As if the recent breach and subsequent public data dump involving the Italian company Hacking Team wasn’t bad enough, it all gets just a little bit worse. Emerging from the bowels of Hacking Team data dump was a Flash 0-day exploit (CVE-2015-5119) that was just patched today by Adobe as covered in APSB15-16. The exploit has since been added into the Angler Exploit Kit and integrated into Metasploit. However, not to be out done, APT attackers have also started leveraging the exploit in targeted spear phishing attacks as well. Before we start dishing the details, there is going to be one main takeaway from this blog post: If you haven’t already, update/patch your Adobe Flash now.
This morning, a well known APT threat group, often referred to as Wekby, kicked off a rather ironic spear phishing campaign. The attackers launched spoofed e-mail messages purporting to be from Adobe. The e-mail messages references an Adobe Flash update and encourage the recipients to click a link to download and install the update. Take a look at an example of the spear phish e-mail message below.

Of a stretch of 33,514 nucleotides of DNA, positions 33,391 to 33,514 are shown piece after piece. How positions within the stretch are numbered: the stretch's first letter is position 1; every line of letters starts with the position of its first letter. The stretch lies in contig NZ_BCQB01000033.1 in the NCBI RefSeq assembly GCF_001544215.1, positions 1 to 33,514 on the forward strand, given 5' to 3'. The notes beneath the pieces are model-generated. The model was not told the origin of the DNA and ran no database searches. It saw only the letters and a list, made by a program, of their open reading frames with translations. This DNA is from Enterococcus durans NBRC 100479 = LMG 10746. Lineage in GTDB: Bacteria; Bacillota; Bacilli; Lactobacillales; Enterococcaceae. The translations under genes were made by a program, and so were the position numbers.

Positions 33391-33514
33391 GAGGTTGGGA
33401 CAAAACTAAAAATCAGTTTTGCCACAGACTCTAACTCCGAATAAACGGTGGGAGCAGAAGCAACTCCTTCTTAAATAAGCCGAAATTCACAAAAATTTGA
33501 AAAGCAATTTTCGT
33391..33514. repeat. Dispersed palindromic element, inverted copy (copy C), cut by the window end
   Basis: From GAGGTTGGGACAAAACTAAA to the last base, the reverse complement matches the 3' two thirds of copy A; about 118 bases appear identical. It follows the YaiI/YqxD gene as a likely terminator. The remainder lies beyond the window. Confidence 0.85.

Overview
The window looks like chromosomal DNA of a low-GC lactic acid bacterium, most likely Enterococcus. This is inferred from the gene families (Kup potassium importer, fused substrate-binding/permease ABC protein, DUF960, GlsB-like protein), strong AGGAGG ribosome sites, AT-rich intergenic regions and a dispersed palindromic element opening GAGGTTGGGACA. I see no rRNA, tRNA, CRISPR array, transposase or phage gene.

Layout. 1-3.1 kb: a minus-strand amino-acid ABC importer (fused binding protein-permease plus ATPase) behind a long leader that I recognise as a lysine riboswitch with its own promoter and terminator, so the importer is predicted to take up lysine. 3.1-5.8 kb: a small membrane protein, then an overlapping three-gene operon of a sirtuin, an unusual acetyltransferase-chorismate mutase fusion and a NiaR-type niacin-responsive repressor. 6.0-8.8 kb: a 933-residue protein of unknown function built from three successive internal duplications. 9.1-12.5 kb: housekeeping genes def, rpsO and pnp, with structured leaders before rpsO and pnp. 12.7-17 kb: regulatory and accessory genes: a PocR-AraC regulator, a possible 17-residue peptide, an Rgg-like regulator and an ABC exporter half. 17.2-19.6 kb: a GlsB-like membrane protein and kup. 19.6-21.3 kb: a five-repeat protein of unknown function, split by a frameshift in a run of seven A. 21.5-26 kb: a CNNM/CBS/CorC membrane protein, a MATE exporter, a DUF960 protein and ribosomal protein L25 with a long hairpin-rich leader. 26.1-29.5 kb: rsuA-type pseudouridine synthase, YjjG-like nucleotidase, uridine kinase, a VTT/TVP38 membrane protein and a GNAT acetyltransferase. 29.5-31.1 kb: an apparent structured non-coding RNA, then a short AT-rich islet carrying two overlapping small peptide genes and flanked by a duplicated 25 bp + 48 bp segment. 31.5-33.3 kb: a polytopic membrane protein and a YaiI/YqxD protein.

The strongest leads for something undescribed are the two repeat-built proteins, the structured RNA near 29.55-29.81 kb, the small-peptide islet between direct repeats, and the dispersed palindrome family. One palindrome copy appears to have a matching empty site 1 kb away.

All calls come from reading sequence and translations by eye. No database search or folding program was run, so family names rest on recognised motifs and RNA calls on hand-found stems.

The visible and spoofed source e-mail address for “Andre Vangils” is email@example.com. This is not a particularly advanced spear phish message. However, the visible link http://get.adobe.com, as you have likely guessed, does not actually go to Adobe’s website. Instead it leads to index.htm on an IP address belonging to a hosting provider named PEG TECH INC. This page is far less helpful than one would hope. Instead of providing a legitimate Adobe Flash update, the page loads a malicious SWF file instead. The following contents are found from the HTML page from the link:
<div style=”position:fixed; top:50%; left:50%; width:600; height:400; margin-left:-300; margin-top:-200;”>
<object classid=”clsid:D27CDB6E-AE6D-11cf-96B8-444553540000″ id=”swf” width=”600″ height=”400″>
<param name=”movie” value=”movie.swf” />
<param name=”allowScriptAccess” value=”always” />
<embed src=”movie.swf” width=”600″ height=”400″ allowScriptAccess=”always” type=”application/x-shockwave-flash” />
If you guess this was a Flash exploit, then you are 100% correct.
Exploits and Malware